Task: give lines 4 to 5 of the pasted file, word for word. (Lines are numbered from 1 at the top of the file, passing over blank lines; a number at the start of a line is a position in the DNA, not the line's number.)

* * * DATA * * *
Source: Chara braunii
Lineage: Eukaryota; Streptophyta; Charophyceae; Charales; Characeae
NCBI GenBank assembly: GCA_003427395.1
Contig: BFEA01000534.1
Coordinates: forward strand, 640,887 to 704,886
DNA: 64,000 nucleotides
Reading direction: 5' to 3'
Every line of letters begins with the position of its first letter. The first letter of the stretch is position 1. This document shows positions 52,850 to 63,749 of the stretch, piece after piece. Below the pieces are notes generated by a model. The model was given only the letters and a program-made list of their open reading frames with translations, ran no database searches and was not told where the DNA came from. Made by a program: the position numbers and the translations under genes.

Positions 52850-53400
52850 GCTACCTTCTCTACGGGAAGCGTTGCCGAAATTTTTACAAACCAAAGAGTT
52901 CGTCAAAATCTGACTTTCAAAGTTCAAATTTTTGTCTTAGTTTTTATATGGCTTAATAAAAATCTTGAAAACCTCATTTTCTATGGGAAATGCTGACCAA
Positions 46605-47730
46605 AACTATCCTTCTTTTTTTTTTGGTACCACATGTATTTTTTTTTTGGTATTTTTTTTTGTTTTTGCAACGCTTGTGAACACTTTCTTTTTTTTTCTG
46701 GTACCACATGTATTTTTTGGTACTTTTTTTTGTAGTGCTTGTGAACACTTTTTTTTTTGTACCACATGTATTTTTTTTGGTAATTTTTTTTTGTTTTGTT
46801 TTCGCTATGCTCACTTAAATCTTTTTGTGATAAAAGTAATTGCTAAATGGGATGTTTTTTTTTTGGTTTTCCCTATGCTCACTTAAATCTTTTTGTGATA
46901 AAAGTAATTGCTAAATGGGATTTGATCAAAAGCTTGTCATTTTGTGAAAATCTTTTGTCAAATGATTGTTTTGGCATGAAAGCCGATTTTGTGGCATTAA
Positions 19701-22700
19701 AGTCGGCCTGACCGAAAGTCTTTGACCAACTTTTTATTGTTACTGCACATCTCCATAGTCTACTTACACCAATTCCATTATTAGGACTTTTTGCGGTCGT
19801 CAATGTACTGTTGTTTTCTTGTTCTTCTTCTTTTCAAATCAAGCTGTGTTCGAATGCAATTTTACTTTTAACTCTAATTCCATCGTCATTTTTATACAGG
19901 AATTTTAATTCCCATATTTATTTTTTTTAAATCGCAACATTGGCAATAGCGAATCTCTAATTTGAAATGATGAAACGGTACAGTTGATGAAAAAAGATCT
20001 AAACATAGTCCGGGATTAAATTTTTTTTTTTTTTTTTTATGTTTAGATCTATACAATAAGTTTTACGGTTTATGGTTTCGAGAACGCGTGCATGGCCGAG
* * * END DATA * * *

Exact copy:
Contig: BFEA01000534.1
Coordinates: forward strand, 640,887 to 704,886